When I’d learned to read properly – and by properly I mean for the love of it, rather than because I was told to, the very first series I picked up and was immediately swept away by was Enid Blyton’s Famous Five. Tales of adventures on Kirrin Island and mysteries galore, and I was hooked. I collected as many as Enid Blyton had published by the time I moved onto stories that made me want to hide under the covers like those by Thomas Harris and others that made me want to get to law school as fast as I could like the courtroom battles of John Grisham. Corfe Castle.
What was special about the Famous Five books wasn’t just the escapism, it was that I loved the characters just for who they were, not because I saw myself as any of them, which is so often the case when I find stories that I love and identify with. I don’t even remember which of the Five was my favourite, but I do know that when we were at the seaside as children, me and my sister renamed my mom and dad as Aunt Fanny and Uncle Quentin, which still makes them laugh to this day. There was nothing quite like yelling their given names across the campsite and watching other parents snickering.
We were invited this weekend to visit the original inspiration for The Famous Five’s Kirrin Castle – or rather, George’s Kirrin Castle – at Corfe Castle, as part of Dorset’s Literacy Month. Our whole family loves visiting castles [hence our ambassadorship with Warwick Castle this year] and as I had absolutely no idea as to the relationship between Kirrin and Corfe, we packed up on Friday and headed to explore the ruins of what is now a National Trust property.We arrived by 11am, and parked at the base of the castle’s hill. The entrance to Corfe Castle itself is hidden well, across the road from the car park, over a river’s bridge and up a pretty steep hill – but it was so worth it. If I was to pick a castle that would serve me well against attacks, Corfe would be the one. High up on a chalk mound hill, it’s perfect and has the most amazing [and terrifying] views.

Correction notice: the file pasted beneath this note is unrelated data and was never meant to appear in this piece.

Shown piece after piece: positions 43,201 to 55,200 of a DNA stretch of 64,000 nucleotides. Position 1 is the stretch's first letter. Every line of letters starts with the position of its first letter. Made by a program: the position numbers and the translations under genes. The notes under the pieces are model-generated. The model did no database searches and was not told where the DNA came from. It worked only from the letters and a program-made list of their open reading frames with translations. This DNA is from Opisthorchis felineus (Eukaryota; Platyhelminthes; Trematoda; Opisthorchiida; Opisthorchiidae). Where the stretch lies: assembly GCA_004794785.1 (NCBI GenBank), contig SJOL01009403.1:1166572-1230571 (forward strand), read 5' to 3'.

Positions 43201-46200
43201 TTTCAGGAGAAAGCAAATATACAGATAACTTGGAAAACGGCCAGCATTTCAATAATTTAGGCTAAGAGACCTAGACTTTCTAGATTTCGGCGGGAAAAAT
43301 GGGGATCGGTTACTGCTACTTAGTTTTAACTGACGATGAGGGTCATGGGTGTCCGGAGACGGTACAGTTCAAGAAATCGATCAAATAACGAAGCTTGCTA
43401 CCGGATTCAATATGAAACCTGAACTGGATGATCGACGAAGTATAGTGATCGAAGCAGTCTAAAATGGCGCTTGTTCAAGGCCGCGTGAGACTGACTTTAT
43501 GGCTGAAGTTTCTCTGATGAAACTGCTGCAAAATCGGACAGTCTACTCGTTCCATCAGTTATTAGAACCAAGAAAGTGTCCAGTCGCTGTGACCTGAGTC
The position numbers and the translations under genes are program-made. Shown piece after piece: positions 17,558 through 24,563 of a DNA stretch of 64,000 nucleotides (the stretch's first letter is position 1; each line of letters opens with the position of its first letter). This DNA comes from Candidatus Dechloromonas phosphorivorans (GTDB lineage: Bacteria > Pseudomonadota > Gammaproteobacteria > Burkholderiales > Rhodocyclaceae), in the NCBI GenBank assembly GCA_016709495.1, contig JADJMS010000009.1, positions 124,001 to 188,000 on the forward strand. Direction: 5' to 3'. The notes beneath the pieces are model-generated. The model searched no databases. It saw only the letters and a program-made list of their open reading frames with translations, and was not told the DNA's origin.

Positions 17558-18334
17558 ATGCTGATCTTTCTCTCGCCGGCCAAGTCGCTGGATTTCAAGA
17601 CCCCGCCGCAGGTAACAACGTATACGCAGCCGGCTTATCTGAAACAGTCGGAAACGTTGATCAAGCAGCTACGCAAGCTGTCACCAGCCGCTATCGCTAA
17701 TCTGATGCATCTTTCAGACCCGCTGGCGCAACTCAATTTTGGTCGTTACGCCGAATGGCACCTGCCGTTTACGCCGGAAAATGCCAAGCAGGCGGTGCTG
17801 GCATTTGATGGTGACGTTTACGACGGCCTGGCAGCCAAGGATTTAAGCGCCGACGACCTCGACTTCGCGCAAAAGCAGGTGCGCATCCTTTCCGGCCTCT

On the walk to the castle entrance, there are special signposts with double sided information placards to read about what you’ll see surrounding the castle grounds. I decided to make everyone stand for a family shot before we started climbing the hill. Gasping for air isn’t a good look in photos – and I know, after being photographed for a newspaper, red faced and puffing after pushing Jensen in the Baby Jogger for a race when he was just a baby. Haha. So attractive.
Once we’d made our way to the top, paid our entrance and dragged Grandad past the windows of the quaint Corfe Castle tea shop, we made sure everyone was still in one piece and headed into the grounds across the big stone bridge. Then I had to run all the way back around to the hill to get a photo of everyone on the crossing.
We were warmly invited into the castle grounds by the National Trust staff and we chatted with them for a little while about Corfe Castle’s history.
We learned that whereas there has been a castle on this mound since 900AD, the oldest surviving parts that we were visiting today dated back the 11th century and were built by William the Conqueror just after 1066.
Corfe Castle was also a home to King John [we have King John’s house here in Romsey, and we love any connection to the legend of Robin Hood], a prison – which my boys guessed correctly! – and a treasure store [which they also guessed, smarty pants boys.] How the castle came to be in quite such a ruinous state is quite sad really – it was sold by Elizabeth I, to her Chancellor, and over the years subject to attack whilst owners were away, and then finally abandoned. The villagers took parts of the masonry and such to supplement their own homes. It actually makes my heart hurt a little that the castle was picked apart. That said, although the castle is purely ruins, they are intricate and plentiful – and in truth, that’s more exciting to me than a perfectly maintained castle. Ruins hold so much more history – and I’ve never been to a castle that I’ve loved as much as Corfe [but don’t tell the other castles]. Maybe that’s the connection to the stories I loved so much as a child, and maybe it’s the history, but there’s something very, very special about Corfe that endeared me to it – and will bring me back to visit again and again.